Stop Overthinking by Nick Trenton

The cover of the book Stop Overthinking

For many of us, stress levels have skyrocketed since the start of the pandemic. And, as a founding member of the overthinkers club, a book with nearly 2 dozen tips for stopping stress in its tracks sounded promising. 

The basic premise of this book is that we should not see ourselves as “helpless in the face of stress” because we have many tools at our disposal for eradicating (or at least minimizing) this negative emotion.

The book is very straightforward and doesn’t go into a lot of detail about how your brain works like some other books on the subject. It makes the point that a lot of the stress in our lives is voluntary and the best way to reduce stress is to say no to unnecessary stress. 

One of the observations that really made me think was about how “your schedule can become one of your greatest stress reduction tools.” The concept of reframing my schedule as a stress-reducer rather than an endless to-do list was very powerful for me.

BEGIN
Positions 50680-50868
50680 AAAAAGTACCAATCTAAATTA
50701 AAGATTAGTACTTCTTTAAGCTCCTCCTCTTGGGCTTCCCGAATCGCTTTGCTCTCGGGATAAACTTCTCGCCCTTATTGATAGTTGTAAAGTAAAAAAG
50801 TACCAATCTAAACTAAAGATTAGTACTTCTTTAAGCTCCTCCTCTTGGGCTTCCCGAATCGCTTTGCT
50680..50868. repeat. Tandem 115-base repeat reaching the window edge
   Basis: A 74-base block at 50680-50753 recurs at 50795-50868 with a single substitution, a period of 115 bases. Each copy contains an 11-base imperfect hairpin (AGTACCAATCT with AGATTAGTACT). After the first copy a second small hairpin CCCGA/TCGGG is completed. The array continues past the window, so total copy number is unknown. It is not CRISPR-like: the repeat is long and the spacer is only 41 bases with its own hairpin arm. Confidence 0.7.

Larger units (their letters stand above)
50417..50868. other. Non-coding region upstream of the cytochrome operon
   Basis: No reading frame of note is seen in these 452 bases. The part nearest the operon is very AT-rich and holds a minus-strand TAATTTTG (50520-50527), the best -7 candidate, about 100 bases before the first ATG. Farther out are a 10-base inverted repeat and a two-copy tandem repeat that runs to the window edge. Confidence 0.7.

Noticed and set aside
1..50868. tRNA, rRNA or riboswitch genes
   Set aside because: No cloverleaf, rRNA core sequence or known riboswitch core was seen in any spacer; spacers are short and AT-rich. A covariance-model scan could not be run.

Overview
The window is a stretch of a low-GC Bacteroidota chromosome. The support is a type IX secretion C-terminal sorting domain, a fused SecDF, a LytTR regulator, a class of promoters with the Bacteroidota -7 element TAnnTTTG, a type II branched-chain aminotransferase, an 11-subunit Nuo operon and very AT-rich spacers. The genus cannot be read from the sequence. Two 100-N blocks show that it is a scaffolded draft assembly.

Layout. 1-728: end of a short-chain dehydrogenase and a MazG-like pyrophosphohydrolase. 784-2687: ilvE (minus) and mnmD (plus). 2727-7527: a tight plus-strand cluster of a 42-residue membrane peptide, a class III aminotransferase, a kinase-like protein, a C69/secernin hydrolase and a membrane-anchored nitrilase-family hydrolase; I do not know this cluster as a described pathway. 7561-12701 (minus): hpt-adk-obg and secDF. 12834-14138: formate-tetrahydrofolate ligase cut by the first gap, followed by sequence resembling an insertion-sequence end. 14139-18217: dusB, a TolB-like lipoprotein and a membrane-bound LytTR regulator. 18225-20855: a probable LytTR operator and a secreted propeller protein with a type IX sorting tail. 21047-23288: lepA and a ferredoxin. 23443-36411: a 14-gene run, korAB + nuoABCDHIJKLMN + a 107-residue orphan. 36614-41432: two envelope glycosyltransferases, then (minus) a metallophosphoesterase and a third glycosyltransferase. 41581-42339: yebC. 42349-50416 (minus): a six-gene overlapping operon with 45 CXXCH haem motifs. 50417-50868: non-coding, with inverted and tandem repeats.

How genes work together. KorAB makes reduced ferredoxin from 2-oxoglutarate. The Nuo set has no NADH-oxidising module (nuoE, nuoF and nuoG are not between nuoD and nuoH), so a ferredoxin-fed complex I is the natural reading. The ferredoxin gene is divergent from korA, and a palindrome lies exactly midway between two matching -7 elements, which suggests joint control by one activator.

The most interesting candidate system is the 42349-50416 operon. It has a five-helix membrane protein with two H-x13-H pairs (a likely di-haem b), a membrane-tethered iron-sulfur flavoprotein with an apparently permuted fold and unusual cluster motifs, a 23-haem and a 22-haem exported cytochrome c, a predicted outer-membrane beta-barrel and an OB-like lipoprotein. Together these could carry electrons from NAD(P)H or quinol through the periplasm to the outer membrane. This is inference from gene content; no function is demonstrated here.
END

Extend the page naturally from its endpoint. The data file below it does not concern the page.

Some of the other advice is really basic. For example, when you encounter a problem, Trenton urges you to “physically see that the problem is separate from you.”

Another simple piece of advice: “Validate your own emotions and accept them.” Both of these tips are easy to understand, but a lot harder to put into practice.

The advice might be overly simple for some, but for me, there was something about the simple, uncomplicated advice that was appealing to me. However, it might not have been as appealing if it was my first read on the subject.

What is your best stress reduction tip? What other stress-reduction books have you read?

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